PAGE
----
Herb centre offers help for people living with HIV

Farirai Muzenda from Epworth in Harare is HIV-positive and pregnant with her fifth child. Contrary to expectations, she’s a smiling, healthy woman. She puts her good luck down to a combination of traditional herbs, a positive outlook and good eating habits.

“HIV-positive people should maintain healthy lifestyles and ensure early treatment for every minor ailment.” – Farirai Muzenda
“HIV-positive people should maintain healthy lifestyles and ensure early treatment for every minor ailment.” – Farirai Muzenda

“I have been living positively and I have managed to do this through the use of herbal medicines. They are cost effective and readily available. I have never taken anti-retroviral drugs,” she said.

“HIV-positive people should maintain healthy lifestyles and ensure early treatment for every minor ailment.”

Muzenda revealed that when she tested positive in 2008, her doctor indicated that he could not commence her on ART because her CD4 count was way above the prescribed one.

“My count was 800 and, when my doctor told me this, I was devastated because I felt a death sentence had been imposed on me,” she said.

The 2010 World Health Organisation ART guidelines specified that a person living with HIV could start on the life-prolonging drugs when their CD4 count was 350 and below.

Last year, Zimbabwe adopted the latest WHO ART guidelines, which reviewed the stage at which a person living with HIV was put ART – a rise in the limit to 500.

CD4 cells are a type of white blood cell that fights infection and their count reflects the extent of HIV in a person.

National Aids Council chief executive officer Tapuwa Magure, in a statement, revealed that early ART initiation of people living with HIV enhanced an individual’s immune system, and reduced their chances of getting opportunistic infections.

In Zimbabwe, 1.2m people are living with HIV. Of these, 600,000 are on ART.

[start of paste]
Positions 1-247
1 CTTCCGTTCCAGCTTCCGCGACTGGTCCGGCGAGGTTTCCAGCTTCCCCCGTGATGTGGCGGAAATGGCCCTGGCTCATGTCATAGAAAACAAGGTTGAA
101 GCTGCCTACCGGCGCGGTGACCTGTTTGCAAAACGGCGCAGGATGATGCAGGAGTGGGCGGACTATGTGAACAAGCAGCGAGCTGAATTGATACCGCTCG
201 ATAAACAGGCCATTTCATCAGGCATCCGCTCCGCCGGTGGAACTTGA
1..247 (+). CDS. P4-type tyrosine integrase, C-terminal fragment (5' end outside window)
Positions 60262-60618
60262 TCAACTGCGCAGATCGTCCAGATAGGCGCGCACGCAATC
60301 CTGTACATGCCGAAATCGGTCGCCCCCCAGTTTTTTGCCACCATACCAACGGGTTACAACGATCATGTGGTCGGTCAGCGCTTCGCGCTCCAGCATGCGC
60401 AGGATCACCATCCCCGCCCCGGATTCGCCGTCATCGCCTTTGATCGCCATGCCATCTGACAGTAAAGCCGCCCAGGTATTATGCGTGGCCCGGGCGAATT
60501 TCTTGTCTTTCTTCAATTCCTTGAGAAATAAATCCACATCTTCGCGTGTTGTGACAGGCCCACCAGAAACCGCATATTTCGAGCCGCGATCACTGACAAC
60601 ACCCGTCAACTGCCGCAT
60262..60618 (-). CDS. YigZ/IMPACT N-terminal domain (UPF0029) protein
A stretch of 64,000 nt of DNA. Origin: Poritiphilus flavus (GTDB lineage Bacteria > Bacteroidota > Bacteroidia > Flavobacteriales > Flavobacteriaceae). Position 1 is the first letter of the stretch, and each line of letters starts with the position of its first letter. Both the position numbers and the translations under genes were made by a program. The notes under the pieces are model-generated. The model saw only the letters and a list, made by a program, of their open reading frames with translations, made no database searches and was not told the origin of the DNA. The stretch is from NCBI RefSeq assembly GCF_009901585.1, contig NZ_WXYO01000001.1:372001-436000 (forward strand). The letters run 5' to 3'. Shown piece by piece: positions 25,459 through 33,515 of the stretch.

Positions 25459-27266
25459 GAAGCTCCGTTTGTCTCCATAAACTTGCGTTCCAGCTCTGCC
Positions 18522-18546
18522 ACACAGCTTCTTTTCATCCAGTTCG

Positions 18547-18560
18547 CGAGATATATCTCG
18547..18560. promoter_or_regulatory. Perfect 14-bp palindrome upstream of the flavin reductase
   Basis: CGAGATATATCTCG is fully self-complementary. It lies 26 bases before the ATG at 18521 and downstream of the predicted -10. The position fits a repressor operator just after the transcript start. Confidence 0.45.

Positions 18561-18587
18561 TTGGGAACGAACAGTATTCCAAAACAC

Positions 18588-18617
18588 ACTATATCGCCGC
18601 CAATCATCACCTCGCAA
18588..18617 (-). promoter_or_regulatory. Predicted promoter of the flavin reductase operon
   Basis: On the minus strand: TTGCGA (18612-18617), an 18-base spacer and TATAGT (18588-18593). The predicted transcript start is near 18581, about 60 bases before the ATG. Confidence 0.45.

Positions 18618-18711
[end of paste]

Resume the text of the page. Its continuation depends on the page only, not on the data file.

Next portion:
Muzenda told The Zimbabwean that she joined Kushinga Support Group in 2010 after realising that she needed to socialise and get psychosocial support.

“I boost my immune system through herbs, some of which I grow in my herb garden in my backyard in Epworth,” she said.

Some of the herbs that are grown and dispensed to complement medical treatment.
Some of the herbs that are grown and dispensed to complement medical treatment.

She described her daily routine. “Good eating habits are a must for anyone who is HIV-positive, whether you’re on ART or not. I take my herbs in sugarless teas and porridge,” she said.

When she’s ill, she treats each ailment with a particular herb and ensures that she exercises to keep fit.

Said Muzenda: “Sister Yullita was running a programme for women in my community and a friend invited me to attend. That is how I became a member of this life-saving initiative.” The Little Children of our Blessed Lady nuns, through Yullita Chirawu, are running a thriving herbal healthcare centre at the Harare Showgrounds.

Open on Mondays, Wednesdays and Fridays, the herbal clinic is where patients with common diseases like blood pressure, diarrhoea, fibroids, cysts, headaches, malaria and even sexually transmitted infections get herbal treatment.

It looks like an ordinary clinic, but patients not only tested, diagnosis and treatment, but received counselling too.

Said Chirawu: “The challenge was integrating herbal medicines as a solution to the health needs of Zimbabweans. Some people associated herbal medicines with traditional healers and there was a general tendency of failing to understand that pharmaceutical drugs are made from them.”

The nuns have even set up a processing plant for herbal medicines at Makumbi mission in Domboshava.

“We are hoping to take these clinics to the rural areas, but we don’t have a vehicle that can travel on rough terrain,” said Chirawu, adding that because the centre charged minimal fees for their services, it was very difficult to raise funds.

The programmes officer at the clinic, Obert Maturuzha, said the centre was a hub for various capacity-building initiatives for people living with HIV.

“We work with support groups from Harare’s high-density suburbs of Chitungwiza, Rugare, Mbare, Budiriro, Mabvuku, Epworth, Dzivarasekwa, Highfield and Mufakose, where we encourage them to cultivate their own herb gardens,” he said.

“The plan is to ensure that they are self-reliant and that they are better positioned to get income out of these gardens because we will be buying their herbs for processing at the plant in Domboshava.”

Maturuzha said group members had health assessment check-ups every three months.

‘Most of our patients who are on ART have problems with skin rashes and other related ailments. They use herbs to treat themselves. We encourage those on ART to continue with their medication while we provide the external remedies,” he said.

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